A team of astronomers led by Professor HAN Zhanwen of the Yunnan Observatories (YAO) of the Chinese Academy of Sciences and Professor Chris Wolf of the Australian National University have jointly discovered a binary system ejecting a common envelope at a speed of about 200 kilometers per second.
This is the first time that scientists have observed direct evidence for the evolution of the common envelope, which is a key process in the evolution of binary stars. This important discovery provides a way to accurately characterize the evolution of the common envelope of binary stars through observation.
The study was published in Royal Astronomical Society Monthly Notices July 7.
Most luminous objects in the Universe are stars. More than half of all stars are in binary systems. Two stars in a binary system orbit each other due to their gravitational attraction.
Binary evolution plays an important role in determining the fate of stellar objects. It has been widely used as an explanation of most of the mysteries of astronomy and astrophysics such as the formation of exotic stellar objects including Type Ia supernovae, double black holes and double neutron stars, etc. .
Common envelope evolution is one of the key processes in binary evolution. In this process, the donor star of a binary system expands significantly due to loss of mass, causing the two stars to spiral towards each other and form a common envelope. This process determines the further evolution of the binary system. A binary system with a shorter orbital period should form if the common envelope is successfully ejected. Otherwise, the two stars inside the common envelope would merge into a single object.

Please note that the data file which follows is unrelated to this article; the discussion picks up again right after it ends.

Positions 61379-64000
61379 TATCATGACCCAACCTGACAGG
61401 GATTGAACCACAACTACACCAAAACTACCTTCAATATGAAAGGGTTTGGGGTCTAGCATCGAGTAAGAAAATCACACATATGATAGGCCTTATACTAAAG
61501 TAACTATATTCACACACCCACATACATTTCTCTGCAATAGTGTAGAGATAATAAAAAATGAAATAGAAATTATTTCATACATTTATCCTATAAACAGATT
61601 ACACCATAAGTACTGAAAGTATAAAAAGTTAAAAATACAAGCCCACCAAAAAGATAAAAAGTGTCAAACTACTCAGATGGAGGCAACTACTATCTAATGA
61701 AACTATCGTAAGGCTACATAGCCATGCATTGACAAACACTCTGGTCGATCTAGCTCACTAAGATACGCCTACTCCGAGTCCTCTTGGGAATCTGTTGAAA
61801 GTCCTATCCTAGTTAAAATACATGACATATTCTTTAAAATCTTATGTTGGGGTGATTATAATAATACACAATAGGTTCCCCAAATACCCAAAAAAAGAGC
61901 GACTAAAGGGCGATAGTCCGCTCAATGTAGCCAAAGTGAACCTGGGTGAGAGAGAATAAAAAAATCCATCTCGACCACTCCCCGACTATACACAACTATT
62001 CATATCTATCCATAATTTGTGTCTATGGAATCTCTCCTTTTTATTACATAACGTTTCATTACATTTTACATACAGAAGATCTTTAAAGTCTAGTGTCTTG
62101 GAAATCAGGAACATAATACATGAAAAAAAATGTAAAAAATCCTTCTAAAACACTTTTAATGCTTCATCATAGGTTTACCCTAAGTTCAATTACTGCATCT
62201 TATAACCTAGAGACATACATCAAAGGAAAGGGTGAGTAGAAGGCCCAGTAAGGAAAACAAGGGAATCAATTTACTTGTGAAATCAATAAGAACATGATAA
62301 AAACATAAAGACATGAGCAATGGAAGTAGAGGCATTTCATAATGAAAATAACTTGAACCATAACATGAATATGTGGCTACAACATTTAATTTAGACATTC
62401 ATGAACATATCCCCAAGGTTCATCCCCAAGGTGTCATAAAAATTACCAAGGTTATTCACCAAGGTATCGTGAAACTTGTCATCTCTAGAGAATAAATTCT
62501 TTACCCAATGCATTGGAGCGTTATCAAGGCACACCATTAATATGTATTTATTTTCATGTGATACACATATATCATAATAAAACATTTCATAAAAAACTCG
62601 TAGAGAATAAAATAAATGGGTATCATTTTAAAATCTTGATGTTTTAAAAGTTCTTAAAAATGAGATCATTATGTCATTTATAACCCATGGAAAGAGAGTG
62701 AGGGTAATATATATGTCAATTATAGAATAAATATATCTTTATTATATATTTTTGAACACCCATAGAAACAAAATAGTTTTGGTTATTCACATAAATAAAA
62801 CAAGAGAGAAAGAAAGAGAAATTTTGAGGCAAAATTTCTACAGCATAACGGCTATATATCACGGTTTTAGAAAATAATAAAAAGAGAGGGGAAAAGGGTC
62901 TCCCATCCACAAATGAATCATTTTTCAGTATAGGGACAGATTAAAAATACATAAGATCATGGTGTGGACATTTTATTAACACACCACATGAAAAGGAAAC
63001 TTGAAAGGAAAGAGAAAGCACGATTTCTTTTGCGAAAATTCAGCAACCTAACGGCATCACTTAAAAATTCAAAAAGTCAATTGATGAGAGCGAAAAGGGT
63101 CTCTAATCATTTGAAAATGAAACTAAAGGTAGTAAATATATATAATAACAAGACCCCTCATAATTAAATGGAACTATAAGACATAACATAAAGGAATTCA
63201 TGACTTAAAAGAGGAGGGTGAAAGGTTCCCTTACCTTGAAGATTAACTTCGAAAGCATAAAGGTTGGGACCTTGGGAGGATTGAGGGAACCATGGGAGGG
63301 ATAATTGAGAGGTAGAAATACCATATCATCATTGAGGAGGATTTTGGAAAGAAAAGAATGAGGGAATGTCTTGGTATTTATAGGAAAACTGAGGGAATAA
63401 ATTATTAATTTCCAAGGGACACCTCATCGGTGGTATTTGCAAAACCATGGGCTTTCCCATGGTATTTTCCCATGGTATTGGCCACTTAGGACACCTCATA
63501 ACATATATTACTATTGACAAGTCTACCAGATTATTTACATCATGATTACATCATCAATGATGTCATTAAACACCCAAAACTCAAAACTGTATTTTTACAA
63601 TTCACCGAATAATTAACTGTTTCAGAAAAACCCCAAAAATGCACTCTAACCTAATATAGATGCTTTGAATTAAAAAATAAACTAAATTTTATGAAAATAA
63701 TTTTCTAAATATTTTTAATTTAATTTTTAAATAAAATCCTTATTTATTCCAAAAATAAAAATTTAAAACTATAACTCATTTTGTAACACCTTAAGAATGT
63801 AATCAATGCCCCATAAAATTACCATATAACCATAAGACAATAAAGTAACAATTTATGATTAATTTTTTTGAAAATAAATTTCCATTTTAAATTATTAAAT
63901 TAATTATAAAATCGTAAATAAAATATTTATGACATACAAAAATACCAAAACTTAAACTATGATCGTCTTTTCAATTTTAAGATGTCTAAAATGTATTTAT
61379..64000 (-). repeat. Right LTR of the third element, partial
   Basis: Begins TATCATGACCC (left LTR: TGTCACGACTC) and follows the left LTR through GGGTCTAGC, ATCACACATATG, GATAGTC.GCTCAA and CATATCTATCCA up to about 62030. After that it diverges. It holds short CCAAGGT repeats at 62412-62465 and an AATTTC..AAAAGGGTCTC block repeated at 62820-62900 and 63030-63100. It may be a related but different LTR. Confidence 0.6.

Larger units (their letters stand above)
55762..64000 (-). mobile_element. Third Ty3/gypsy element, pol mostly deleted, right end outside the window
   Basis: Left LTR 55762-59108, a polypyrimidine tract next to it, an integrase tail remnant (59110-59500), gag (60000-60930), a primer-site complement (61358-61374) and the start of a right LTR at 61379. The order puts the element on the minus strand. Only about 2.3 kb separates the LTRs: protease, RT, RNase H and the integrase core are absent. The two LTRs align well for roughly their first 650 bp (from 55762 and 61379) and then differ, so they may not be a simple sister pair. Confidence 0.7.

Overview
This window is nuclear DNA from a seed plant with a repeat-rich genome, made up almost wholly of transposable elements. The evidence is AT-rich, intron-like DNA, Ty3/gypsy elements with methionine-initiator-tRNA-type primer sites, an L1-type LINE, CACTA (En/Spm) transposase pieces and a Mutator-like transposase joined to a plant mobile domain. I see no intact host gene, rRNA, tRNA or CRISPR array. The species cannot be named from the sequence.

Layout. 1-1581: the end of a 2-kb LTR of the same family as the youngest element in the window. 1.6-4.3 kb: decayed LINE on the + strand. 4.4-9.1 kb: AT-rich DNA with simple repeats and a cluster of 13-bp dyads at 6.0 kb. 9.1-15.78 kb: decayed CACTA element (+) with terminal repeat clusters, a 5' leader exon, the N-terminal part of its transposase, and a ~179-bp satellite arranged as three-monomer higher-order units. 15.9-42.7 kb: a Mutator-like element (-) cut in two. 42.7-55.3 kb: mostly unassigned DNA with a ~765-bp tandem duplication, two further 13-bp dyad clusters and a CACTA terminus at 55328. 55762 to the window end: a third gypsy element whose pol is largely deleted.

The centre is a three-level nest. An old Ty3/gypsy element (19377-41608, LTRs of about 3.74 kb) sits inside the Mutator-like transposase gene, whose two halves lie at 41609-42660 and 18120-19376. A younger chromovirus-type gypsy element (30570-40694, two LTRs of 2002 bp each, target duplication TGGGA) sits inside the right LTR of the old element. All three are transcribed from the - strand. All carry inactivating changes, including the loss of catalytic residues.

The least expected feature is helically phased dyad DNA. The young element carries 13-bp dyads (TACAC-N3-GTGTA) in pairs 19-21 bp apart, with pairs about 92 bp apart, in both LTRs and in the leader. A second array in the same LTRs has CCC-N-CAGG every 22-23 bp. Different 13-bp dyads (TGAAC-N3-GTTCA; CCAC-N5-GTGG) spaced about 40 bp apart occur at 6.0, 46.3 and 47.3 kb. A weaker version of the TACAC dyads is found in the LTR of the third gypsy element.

Common envelopes were first postulated by B. Paczynski in 1976. However, a common envelope had never been seen before. As a result, scientists didn’t know exactly what was happening during the common envelope phase of binary star evolution.
Based on observations from the Australian National University’s 2.3-meter wide-field telescope and the Kepler telescope, Chinese and Australian scientists jointly found a binary system consisting of a hot sub-dwarf and a hot dwarf blanche, named J 1920. In this binary system, the two stars orbit each other with an orbital period of about 3.5 hours and get closer and closer.
Moreover, scientists have seen that this binary system is surrounded by an expanding shell moving at a speed of about 200 kilometers per second. This expanding shell is further confirmed to be a common shell that was ejected from the binary system around 10,000 years ago. The continuous orbital contraction observed in the J 1920 binary system indicates that the friction caused by the orbital motion of the two stars in the envelope can severely dissipate the orbital angular momentum. This is a new angular momentum loss mechanism in addition to magnetic breakdown and gravitational radiation mechanisms.
The significance of this important discovery is that it turns a theoretical idea into reality. Scientists not only saw the first evidence of common envelope evolution, but were also able to accurately characterize the evolution of the common envelope of binary stars through observation.
Royal Astronomical Society Monthly Notices
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A hot sub-dwarf filling the lobes of Roche and a white dwarf binary: possible detection of an ejected common envelope?
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